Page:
2. Arizona Cardinals
Larry Fitzgerald alone is enough to move the Cardinals into the No. 2 slot. The Cardinals took a risk/reward player in Ryan Swope in the 6th round and have Michael Floyd returning for his sophomore season, after putting up decent number in this rookie debut. Andre Roberts is a nice piece in the receiving puzzle too, all of whom should see a drastic boost in their production now that there is an actual NFL quarterback throwing them the football.
3. St. Louis Rams
The third and fourth spot on this list are nearly interchangeable, but we’ll give the nod to St. Louis due to their “award winning” 2013 draft class. Tavon Austin is projected by most to be the next Percy Harvin, minus the injuries and temperament, or Randall Cobb, minus Aaron Rodgers. Austin will reunite with Stedman Bailey, the Rams’ second choice in the 3rd round, who, together, racked up a combined 228 receptions, 2911 yards, and 37 touchdowns in 2012 at West Virginia University. The rookies will join forces with Chris Givens, who set the rookie record for consecutive games with a 50+ reception. As the “main guy” in St. Louis, due to Amendola’s injury, Givens averaged 75 yards per game over a six-game stretch in the middle of the season, including an 11 catch, 92 yard performance in a win over the San Francisco 49ers and a 5 catch, 115 yard game against Arizona. Tack on an expanded role for Brian Quick, and the continuing development of Austin Pettis, who snagged 4 touchdowns in 2012, and you have a solid case for the St. Louis Rams at No. 3!
4. Seattle Seahawks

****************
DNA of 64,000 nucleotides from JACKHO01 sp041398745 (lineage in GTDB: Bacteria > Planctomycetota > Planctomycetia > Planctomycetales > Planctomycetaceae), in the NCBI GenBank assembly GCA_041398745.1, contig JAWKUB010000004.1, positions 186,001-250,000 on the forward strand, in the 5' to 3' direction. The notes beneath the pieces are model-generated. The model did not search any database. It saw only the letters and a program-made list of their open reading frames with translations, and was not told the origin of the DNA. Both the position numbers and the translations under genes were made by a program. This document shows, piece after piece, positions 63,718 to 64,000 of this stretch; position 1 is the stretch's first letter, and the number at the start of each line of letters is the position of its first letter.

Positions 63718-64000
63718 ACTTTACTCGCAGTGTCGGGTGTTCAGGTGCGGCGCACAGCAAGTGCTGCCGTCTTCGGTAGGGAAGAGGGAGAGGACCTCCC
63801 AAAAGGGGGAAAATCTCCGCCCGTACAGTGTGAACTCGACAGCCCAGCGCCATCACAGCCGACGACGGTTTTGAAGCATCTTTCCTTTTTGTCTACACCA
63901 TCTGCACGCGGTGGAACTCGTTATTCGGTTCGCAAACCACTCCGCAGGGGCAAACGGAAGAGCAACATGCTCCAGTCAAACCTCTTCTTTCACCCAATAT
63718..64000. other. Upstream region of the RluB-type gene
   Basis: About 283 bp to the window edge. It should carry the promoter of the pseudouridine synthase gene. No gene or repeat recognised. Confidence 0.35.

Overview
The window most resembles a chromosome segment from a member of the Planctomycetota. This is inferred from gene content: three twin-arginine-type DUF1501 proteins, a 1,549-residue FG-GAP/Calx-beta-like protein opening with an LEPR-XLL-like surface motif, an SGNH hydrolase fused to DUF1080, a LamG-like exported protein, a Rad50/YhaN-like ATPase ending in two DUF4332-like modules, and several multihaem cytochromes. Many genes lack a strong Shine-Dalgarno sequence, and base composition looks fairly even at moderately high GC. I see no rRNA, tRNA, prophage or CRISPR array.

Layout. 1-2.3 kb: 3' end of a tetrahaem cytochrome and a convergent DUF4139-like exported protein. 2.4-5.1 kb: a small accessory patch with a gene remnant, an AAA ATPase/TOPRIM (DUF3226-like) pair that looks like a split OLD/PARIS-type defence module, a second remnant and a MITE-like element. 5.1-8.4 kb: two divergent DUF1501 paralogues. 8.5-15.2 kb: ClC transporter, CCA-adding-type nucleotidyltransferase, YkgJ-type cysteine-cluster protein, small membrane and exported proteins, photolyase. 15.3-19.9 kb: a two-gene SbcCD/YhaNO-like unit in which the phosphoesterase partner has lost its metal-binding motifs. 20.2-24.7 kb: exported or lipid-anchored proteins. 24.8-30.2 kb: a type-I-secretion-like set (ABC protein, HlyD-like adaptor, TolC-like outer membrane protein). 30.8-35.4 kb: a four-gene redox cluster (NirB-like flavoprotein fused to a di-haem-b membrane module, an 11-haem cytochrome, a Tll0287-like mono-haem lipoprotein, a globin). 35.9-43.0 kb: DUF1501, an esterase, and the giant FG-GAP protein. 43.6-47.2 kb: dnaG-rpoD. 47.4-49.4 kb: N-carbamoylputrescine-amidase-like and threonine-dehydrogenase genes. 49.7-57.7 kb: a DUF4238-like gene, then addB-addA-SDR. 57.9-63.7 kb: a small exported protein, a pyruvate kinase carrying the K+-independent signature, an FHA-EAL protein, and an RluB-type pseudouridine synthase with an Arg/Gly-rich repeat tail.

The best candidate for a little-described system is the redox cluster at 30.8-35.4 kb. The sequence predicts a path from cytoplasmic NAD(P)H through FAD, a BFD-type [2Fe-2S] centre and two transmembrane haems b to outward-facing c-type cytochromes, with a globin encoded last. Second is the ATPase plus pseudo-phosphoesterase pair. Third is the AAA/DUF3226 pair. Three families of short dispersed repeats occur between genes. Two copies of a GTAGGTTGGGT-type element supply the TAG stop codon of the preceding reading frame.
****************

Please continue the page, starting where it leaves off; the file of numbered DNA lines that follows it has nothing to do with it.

Golden Tate and Sidney Rice are not intimidating to anyone in the NFL, and reaped the benefits of having defenses stack the box to stop Marshawn Lynch and/or spy the quarterback so he didn’t take off around the end. The duo combined for a pedestrian 1,436 yards, but did manage 14 touchdowns (13 touchdowns, if you don’t count the Green Bay interception, which no one outside of those living in Seattle does). However, only 30% of their receiving yards game after the catch, with Sidney Rice breaking a grand total of ZERO tackles in his 797 offensive snaps on the field. Percy Harvin is the wildcard, being one of the more electrifying players in the NFL… when he is on the field. The problem is, Harvin has a knack for finding a way to “man the sidelines.” At Florida, Harvin was forced to have heel surgery prior to his Junior year, followed by a high ankle sprain that kept him out of the SEC Championship game. After leaving early for the NFL, Harvin tested positive for marijuana at the NFL Combine. During the 2009 season, Harvin went through a wave of “injuries,” first a virus, then the infamous “migraines” which continued on through the 2010 season. In 2012, this last season with Minnesota, Harvin was on pace for his first Pro Bowl invite as an actual wide receiver… that is, until he suffered an ankle injury have sent him to the IR. Seattle’s receiving corps could battle for the top spot in the NFC West if the oft-troubled player can stay on the field…